questionshow safe are 3d hdtv's as opposed to non-3d ?

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I read that the 3D TVs are more likely to beat you up and take your money. Reports include mention of broken bones and severe trauma

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I think 3D is just basically a cheap gimmick that people try to use whenever they want to make more money off of a movie. Plus it gives you headaches, and will probably cause some sort of vision problem in the near future. So, in my opinion, just go with the regular HDTV, save a bit of money and use it on a blu-ray player and some movies.

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I've read that you will get sick or die if you:
Use a cell phone.
Eat bacon.
Know someone who smokes.
Eat any kind of meat.
Drink alcohol.
Eat french fries.
Use a monitor.
Hike without water.
Listen to loud music.

The call is yours.

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The warnings you've quoted are standard for almost all games used in XBOX, PS3 and other gaming systems. It has to do with the flashing light patterns for epilepsy, and muscle strains (eyes and hands) for the recommended breaks. 3D TV's work well as a Standard HDTV and just have added circuitry to produce the 3D images. Also, some have the ability to "up-convert" regular 2D programs and movies to a simulated 3D. Pretty cool! However, not all persons are able to view 3D and don't get what all the hoopla is about. So "Yes" would be the answer for if 3D TV's are safe.

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@dealseekerdude: I can see 3D just fine and I still don't get the hoopla. Just an expensive novelty in my opinion.

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is 3D safe? the jury is still out.

is 3D useful? probably. but only for select movies/scenes.

is 3D used as a gimmick? most definitely. case in point: avatar. it made me want to gouge my eyes out in 2D. i can't imagine what i'd do if i was forced to watch it in 3D.

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@carl669: 3D TVs have one BIG advantage over 2D TVs as far as I'm concerned: the ability to have two people play full screen simultaneously.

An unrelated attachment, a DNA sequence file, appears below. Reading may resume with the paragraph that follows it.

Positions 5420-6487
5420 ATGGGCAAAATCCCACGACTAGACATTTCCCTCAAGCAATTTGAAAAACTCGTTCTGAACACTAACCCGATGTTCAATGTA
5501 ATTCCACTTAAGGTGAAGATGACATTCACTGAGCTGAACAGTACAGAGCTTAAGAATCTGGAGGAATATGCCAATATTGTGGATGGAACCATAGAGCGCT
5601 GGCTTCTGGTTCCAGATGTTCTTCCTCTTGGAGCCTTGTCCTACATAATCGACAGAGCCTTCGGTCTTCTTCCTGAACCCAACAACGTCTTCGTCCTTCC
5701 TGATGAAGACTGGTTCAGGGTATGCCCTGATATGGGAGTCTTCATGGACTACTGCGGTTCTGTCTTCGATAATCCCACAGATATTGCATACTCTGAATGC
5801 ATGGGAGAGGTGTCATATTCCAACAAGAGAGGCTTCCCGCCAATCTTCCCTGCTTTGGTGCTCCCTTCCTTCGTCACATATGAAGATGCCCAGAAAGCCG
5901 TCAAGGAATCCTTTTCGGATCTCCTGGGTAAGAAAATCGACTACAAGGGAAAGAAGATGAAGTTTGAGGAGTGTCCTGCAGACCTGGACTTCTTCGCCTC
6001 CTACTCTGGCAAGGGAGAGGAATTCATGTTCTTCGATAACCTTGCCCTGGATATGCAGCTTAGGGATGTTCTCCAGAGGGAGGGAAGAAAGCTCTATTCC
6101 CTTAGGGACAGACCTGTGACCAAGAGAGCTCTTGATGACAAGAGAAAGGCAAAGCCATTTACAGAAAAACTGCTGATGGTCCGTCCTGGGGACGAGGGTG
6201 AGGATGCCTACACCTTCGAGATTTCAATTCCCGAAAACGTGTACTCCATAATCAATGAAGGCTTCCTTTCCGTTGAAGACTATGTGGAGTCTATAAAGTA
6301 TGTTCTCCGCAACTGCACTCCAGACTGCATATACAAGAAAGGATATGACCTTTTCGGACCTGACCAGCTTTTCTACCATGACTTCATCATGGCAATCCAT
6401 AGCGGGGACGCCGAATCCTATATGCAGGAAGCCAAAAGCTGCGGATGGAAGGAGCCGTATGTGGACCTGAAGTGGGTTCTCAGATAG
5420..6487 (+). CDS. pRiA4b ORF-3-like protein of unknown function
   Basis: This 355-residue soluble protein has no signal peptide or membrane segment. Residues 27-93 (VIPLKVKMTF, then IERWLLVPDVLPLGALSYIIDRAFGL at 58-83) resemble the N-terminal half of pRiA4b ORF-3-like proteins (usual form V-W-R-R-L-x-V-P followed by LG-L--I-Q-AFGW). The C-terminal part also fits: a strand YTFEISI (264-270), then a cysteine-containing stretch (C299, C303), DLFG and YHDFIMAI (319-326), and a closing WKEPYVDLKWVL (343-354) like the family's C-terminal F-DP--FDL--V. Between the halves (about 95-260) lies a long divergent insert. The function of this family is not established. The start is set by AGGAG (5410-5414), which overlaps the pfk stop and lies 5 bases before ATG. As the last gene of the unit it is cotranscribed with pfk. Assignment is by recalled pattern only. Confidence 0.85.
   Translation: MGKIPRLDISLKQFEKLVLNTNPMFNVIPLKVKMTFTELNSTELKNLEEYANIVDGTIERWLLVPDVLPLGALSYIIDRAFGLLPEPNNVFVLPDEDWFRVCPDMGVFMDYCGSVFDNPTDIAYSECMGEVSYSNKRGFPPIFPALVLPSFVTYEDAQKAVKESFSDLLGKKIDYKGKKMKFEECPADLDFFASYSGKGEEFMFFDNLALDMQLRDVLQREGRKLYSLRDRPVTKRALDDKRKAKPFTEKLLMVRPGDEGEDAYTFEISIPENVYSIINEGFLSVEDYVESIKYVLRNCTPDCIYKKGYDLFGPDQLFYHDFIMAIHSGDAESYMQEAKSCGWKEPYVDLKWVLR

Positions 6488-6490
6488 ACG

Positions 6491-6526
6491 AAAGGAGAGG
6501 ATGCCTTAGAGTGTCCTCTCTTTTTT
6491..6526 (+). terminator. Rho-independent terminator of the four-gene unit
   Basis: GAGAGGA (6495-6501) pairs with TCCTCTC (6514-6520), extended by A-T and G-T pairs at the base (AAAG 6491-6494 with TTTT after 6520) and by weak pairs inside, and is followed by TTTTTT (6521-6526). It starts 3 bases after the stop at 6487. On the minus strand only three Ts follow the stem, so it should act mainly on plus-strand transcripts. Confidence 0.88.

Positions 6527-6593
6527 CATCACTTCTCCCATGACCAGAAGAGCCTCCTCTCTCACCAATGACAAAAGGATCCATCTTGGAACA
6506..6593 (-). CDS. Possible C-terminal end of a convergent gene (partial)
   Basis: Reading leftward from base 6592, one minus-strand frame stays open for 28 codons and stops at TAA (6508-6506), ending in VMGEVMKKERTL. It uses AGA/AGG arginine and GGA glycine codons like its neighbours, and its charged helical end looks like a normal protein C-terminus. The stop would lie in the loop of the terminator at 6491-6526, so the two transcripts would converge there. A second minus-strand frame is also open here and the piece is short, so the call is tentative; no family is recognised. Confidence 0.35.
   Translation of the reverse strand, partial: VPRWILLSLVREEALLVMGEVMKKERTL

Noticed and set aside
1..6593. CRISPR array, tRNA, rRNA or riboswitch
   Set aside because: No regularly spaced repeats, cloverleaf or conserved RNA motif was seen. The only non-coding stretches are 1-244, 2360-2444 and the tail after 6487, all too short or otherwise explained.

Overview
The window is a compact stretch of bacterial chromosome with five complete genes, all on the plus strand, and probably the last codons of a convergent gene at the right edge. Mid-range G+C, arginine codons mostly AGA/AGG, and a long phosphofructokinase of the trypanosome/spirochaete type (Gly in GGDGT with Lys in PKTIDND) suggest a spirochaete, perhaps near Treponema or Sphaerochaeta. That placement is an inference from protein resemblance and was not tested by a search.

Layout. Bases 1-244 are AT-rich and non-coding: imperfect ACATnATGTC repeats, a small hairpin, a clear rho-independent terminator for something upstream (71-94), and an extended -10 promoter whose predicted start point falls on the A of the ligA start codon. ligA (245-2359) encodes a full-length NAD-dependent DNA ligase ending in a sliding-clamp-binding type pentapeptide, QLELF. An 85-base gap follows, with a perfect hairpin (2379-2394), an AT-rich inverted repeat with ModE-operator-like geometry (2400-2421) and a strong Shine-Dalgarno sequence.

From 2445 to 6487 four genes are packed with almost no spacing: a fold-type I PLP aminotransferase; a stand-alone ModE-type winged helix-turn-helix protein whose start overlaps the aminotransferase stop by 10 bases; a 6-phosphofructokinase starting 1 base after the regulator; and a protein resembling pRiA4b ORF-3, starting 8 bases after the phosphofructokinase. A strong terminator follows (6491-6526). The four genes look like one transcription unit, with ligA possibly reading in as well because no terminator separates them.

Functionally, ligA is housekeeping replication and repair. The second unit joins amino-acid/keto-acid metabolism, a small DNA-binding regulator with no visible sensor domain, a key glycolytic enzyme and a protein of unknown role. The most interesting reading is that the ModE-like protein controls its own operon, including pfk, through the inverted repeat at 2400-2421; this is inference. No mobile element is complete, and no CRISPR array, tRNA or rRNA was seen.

http://www.youtube.com/watch?v=CVJcVPvjUJo&t=60

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I thought this was going to be about the possiblity of falling into virtual worlds through your 3D TV. Disappointed.

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3d tv's are safer than living in California. Everything in that state is known to give you cancer, it would appear.

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I guess it depends what you are watching. In Japan a few years back a lot of children had to be hospitalized from watching Pokemon because of the light sequence. This was on normal TV's mind you.

http://en.wikipedia.org/wiki/Pok%C3%A9mon#Health

I could only imagine what would go wrong with 3D-HD TVs. Personally, I'll pass on the 3D TV experience. I'd probably end up loosing those special glasses.

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If you watch a % it will give you a headache. It adds a bit of eye strain. When watching 1 movie most will not notice, but playing games for hours or watching multiple movies.... The average person will be just fine. Limit the hours a consecutive watching of 3D material. If prone to seizures discuss with your doctor. (triggers)

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I think they're about as safe as any other television. Depends on how high up it is before it falls on you.

@jkalpowsky - you're referring to the Prop 65 warnings on damn near everything, yes? Yeah, it was one of those cases where a good idea goes awry..